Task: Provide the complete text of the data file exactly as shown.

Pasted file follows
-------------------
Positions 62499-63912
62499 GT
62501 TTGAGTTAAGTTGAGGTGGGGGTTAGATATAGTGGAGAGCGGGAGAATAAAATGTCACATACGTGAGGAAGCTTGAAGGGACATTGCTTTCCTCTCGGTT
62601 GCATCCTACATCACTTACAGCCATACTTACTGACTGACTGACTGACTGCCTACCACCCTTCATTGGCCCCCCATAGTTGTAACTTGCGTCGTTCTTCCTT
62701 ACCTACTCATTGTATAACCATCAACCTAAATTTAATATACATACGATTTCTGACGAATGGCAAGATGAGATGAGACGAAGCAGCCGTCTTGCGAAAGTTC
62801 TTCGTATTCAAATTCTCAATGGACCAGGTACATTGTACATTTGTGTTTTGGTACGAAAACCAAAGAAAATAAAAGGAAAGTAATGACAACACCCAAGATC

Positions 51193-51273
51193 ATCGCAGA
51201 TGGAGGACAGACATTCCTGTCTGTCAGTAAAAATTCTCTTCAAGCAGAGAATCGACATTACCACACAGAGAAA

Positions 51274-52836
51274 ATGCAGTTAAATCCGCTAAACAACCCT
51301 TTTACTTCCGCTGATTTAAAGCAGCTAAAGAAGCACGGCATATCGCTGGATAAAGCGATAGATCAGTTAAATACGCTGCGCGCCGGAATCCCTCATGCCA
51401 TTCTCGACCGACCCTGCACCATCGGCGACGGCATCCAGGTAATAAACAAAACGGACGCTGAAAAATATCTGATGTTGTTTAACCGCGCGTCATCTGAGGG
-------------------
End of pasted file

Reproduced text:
Positions 62499-63912
62499 GT
62501 TTGAGTTAAGTTGAGGTGGGGGTTAGATATAGTGGAGAGCGGGAGAATAAAATGTCACATACGTGAGGAAGCTTGAAGGGACATTGCTTTCCTCTCGGTT
62601 GCATCCTACATCACTTACAGCCATACTTACTGACTGACTGACTGACTGCCTACCACCCTTCATTGGCCCCCCATAGTTGTAACTTGCGTCGTTCTTCCTT
62701 ACCTACTCATTGTATAACCATCAACCTAAATTTAATATACATACGATTTCTGACGAATGGCAAGATGAGATGAGACGAAGCAGCCGTCTTGCGAAAGTTC
62801 TTCGTATTCAAATTCTCAATGGACCAGGTACATTGTACATTTGTGTTTTGGTACGAAAACCAAAGAAAATAAAAGGAAAGTAATGACAACACCCAAGATC

Positions 51193-51273
51193 ATCGCAGA
51201 TGGAGGACAGACATTCCTGTCTGTCAGTAAAAATTCTCTTCAAGCAGAGAATCGACATTACCACACAGAGAAA

Positions 51274-52836
51274 ATGCAGTTAAATCCGCTAAACAACCCT
51301 TTTACTTCCGCTGATTTAAAGCAGCTAAAGAAGCACGGCATATCGCTGGATAAAGCGATAGATCAGTTAAATACGCTGCGCGCCGGAATCCCTCATGCCA
51401 TTCTCGACCGACCCTGCACCATCGGCGACGGCATCCAGGTAATAAACAAAACGGACGCTGAAAAATATCTGATGTTGTTTAACCGCGCGTCATCTGAGGG